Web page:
El Nino’s effect on global temperatures and weather systems has been dramatic in the past few months, achieving records for individual months and, with a significant contribution from the Pacific “Blob,” is bound to make 2015 globally the warmest year of the instrumental era.
Many were expecting the current El Nino to start in 2014. Certainly the signs were there. 2014 started out a lot like 1997 the last great El Nino event. There were some strong westerly wind bursts, big Kelvin waves traversing the Pacific as well as warming in Eastern Pacific. But it didn’t happen, no one knows why, perhaps the westerly wind bursts were too weak and they certainly ended abruptly, perhaps the extreme cold phase of the Pacific Decadal Oscillation, or the extreme cold in South East Tropical Pacific inhibited it. In the event, not all the necessary conditions were maintained for the long-awaited El Nino to commence in 2014.
As can be seen in Fig 1 (click on image to enlarge) the start of the current El Nino took place in May-June 2015.
Since then the warm water has been travelling westward across the Pacific. However, Fig 2 shows the Upper Ocean Heat Anomaly was increasing since February and then declining since December.
This decline is seen in the latest data from the El Nino 3.4 region, Fig 3 (the Nino 3.4 SST anomaly index is an indicator of central tropical Pacific El Nino conditions. It is calculated with SSTs in the box 170°W – 120°W, 5°S – 5°N) which shows the El Nino temperature threshold was reached around May and increased until mid-December.
Such a peak can be seen in other comparison regions, Fig 4. It marks the start of the end of the current El Nino.
Sea surface temperature across the equatorial Pacific basin have cooled roughly one-half a degree over the last four weeks. At the same time, a large pool of cold water beneath the surface in the western Pacific has been expanding eastward, nearly doubling in size over the past two months.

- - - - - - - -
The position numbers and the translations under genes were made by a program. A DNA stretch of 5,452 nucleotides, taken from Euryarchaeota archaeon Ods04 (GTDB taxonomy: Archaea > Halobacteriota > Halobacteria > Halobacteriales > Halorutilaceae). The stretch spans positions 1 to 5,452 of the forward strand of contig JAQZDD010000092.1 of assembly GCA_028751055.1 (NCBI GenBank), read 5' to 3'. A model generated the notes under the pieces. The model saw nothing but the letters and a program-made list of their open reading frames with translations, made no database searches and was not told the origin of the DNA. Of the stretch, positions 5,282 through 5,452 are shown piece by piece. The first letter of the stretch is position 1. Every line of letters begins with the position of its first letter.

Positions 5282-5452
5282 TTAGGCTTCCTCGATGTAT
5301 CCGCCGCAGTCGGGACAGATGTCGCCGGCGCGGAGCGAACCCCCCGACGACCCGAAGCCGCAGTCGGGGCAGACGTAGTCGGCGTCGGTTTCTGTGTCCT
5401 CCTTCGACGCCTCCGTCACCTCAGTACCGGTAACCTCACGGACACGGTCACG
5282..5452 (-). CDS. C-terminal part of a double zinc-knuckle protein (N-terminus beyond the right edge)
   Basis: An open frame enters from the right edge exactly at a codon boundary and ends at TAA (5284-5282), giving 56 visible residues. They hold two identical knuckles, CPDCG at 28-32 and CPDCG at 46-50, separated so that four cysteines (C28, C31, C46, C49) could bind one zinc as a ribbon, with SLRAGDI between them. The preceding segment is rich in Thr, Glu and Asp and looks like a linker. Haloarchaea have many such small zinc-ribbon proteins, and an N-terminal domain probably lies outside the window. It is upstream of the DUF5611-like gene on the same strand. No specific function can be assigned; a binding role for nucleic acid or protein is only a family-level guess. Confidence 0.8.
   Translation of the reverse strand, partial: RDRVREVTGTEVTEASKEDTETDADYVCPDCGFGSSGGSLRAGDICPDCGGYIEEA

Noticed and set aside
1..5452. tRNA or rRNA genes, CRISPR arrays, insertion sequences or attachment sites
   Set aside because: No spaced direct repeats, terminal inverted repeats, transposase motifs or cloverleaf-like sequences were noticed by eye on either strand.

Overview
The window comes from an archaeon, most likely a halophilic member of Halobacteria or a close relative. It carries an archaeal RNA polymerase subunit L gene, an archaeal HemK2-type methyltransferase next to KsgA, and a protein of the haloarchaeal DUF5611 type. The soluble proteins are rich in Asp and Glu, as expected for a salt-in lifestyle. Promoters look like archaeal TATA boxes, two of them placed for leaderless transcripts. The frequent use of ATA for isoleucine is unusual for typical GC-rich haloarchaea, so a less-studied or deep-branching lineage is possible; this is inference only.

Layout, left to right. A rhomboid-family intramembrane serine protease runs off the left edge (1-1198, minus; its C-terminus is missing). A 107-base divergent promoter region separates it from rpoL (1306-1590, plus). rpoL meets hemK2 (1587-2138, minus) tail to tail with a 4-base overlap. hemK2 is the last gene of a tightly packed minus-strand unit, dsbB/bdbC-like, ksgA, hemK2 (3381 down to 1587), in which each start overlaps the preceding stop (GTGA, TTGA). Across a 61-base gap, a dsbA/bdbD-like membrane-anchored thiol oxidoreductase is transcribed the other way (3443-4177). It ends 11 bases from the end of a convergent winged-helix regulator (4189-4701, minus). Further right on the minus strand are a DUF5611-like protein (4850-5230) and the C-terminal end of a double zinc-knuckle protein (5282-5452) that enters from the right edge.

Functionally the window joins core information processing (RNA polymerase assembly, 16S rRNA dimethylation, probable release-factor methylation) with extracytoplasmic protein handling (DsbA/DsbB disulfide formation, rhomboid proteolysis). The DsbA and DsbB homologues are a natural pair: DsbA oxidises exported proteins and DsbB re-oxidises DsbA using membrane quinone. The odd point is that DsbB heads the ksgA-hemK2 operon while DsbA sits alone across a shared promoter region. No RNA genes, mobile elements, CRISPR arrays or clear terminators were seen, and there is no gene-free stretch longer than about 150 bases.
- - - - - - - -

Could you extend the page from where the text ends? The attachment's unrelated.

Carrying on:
In general terms El Ninos and La Ninas are predictable. The first such prediction was made in 1986 by Mark Cane of the Lamont-Doherty Earth Observatory. Currently about 20 groups make such predictions using models that have demonstrated skill for predictions of up to 6-9 months.
The consensus of some 25 models is for a decline in sea surface temperature in the Pacific. The El Nino is expected to remain strong through the Northern Hemisphere in the winter with a transition to neutral conditions expected during late spring or early summer 2016.
Another indication that the current La Nina is waning comes from observations of trade winds. During the previous “super” El Ninos in 1982 and 1997, western trade winds were highly reversed but abruptly returned to normal within one month at the end of both of those years. Although these winds have not been as anomalously strong in 2015, the same rapid jump occurred last month.
The consensus among international climate models is that by August, sea surface temperature anomalies will be near zero, and are likely to keep declining heading towards La Nina conditions.
Exactly how long the El Nino conditions persist will determine how warm 2016 will be. If neutral conditions are reached in the Spring and La Nina by the final quarter then 2016 will be somewhat cooler than 2015 though perhaps a little warmer than 2014. With the advent of La Nina, though, 2017 could be much cooler than many recent years.